Wednesday evening, my son Parker and I spoke to some of the members of our church family about our experiences with transgender issues; he, as a trans man and me as the father of a person who is transgender. This is the video of that talk. If you can’t watch it, what follows is a close (i.e. improved) version of I said. I hope you enjoy it.

I have a friend who likes to say, “I love Jesus, but I cuss a little.” I have to amend that because, while I do love Jesus, I cuss a LOT. I am going to do my best not to do that tonight, but all I can guarantee is no f-bombs.

Now, I’ve always been pretty liberal around social issues: I figure as long as no one’s getting hurt, it’s none of my business. Never really been concerned with who somebody loved. I was thinking about this and said to myself, “Yeah, but you grew up in rural North Carolina in the 60’s and 70’s. How many gay people did you actually know?” Come to find out I knew quite a few; at least four people have come out since we graduated high school. The signs were there; two of those people got fake ID’s, not so they could drink, but so they get into Daddy-o’s and dance. (Daddy-o’s was the place to go in central NC during the disco era)

I attribute this liberal attitude to two things: 1) my parents always taught me to judge people based on who they are, not something they didn’t have control of, like the color of their skin or their sexuality. And 2) I was out of the church during the heyday of the evangelical insanity surrounding LGBT issues. So, I didn’t have to deal with that.

Now, I’m not an expert when it comes to this stuff; I just want to put that out there, right up front. I do know more about it than I ever thought I would. That said, sometimes, I feel like I’ve just scraped the surface.

As Parker said, he came out as trans in 2013. I was at the beach, relaxing and having a good time when I got a phone call. It was Parker and he said, “Dad, I didn’t want to do this over the phone, but I need to tell you that I’m trans.” I think my response was, “Okay, then. This is a heck of time to tell me.” I didn’t care and, to be honest, I wasn’t really surprised. It was something I had seen coming for a while. In fact, as soon as he told me, everything fell into place and made perfect sense.

When your kid drops a bombshell like this one, you’ve got two choices: denial (which never works out well) or acceptance. I chose acceptance. When I signed on for this parenting gig, it was for the long haul and I couldn’t write him off. But, acceptance means you have to start educating yourself. So, I started researching and learning.

Now, the one thing that taught me the most, and you’re not going to believe this, is a South Park episode. It’s called “The Cissy”. C-I-S-S-Y, which comes from the term, “cisgender”, or what a lot of folks (erroneously) call “normal people”. Basically, it means you identify with the sex you were assigned at birth.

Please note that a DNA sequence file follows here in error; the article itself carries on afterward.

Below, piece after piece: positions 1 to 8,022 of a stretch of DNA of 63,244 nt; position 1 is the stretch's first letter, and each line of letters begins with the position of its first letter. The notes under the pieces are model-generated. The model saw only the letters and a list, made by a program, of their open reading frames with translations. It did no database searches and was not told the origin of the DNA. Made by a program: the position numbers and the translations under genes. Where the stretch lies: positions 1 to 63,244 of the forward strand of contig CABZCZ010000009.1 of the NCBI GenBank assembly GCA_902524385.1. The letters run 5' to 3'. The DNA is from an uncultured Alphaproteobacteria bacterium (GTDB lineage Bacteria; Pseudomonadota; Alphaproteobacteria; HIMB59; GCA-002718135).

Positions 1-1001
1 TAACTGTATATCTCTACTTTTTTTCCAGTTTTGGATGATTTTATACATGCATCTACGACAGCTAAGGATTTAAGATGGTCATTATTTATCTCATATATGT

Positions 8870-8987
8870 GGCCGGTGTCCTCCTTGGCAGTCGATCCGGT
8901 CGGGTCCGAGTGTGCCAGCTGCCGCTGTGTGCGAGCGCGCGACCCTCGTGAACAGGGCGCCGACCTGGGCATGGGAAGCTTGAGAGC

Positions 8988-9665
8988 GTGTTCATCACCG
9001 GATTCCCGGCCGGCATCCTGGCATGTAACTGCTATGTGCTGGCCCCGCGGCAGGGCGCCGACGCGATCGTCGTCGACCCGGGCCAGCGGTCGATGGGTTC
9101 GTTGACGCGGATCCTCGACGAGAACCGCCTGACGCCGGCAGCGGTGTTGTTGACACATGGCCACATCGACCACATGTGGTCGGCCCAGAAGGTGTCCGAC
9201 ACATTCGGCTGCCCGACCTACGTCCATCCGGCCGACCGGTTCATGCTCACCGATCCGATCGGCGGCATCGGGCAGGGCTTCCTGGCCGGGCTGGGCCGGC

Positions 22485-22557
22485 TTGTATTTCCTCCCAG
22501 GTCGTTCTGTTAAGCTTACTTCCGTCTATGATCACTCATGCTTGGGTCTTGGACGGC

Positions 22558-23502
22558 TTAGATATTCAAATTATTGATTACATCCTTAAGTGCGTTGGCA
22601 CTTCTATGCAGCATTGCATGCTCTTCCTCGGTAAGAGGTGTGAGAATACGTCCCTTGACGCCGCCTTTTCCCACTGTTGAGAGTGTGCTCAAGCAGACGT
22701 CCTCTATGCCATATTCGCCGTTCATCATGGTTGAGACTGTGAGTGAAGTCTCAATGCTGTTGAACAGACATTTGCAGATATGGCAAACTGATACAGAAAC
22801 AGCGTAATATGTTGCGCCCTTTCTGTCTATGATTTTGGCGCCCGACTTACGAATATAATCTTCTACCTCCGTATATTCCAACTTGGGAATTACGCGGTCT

I’m not going to go into the details of the plot, but as it starts, Cartman is tired of waiting in line in the boy’s room during recess and not having enough time to do what he wants to do. He finally gets fed up, sticks a bow on his hat and says “I’m ‘transginger’. That means, I can use the girl’s restroom.”  If you think that sounds a lot like certain Republicans these days, you’re right. And, when your elected officials start to sound like Eric Cartman, you’ve got a problem. South Park gets a bad rap all of the time, but they’re doing some of the best social commentary on television these days.

So, what I wanted to talk to you about is what it’s like to be the parent of a kid who’s trans. For me it was humbling, more than anything. By the time Parker was 18, I didn’t think I knew everything about being a dad, but I did think I had a pretty good handle on it. As it turns out, I did not, In fact, I found out how much I did not know. There was an avalanche of new things to learn.

Like names, for instance. When you’ve called someone by one name all their life, it’s a little difficult to start calling them something else. Add in the fact that the new name is a different gender and things get even harder. But, it’s one of those things you do when you love someone.

Then, there are pronouns. Pronouns are hard. Again, calling someone “he” when you’ve spent the past 18 years calling them “she” is not easy. There are new gender-neutral pronouns like “zie” or “hir” along with those old standby’s,“they/them”. I like to consider myself a bit of writer and, as someone who works with words, these phrases are a bit…, difficult to work into a conversation. But again, it’s one of those things you do when you love someone.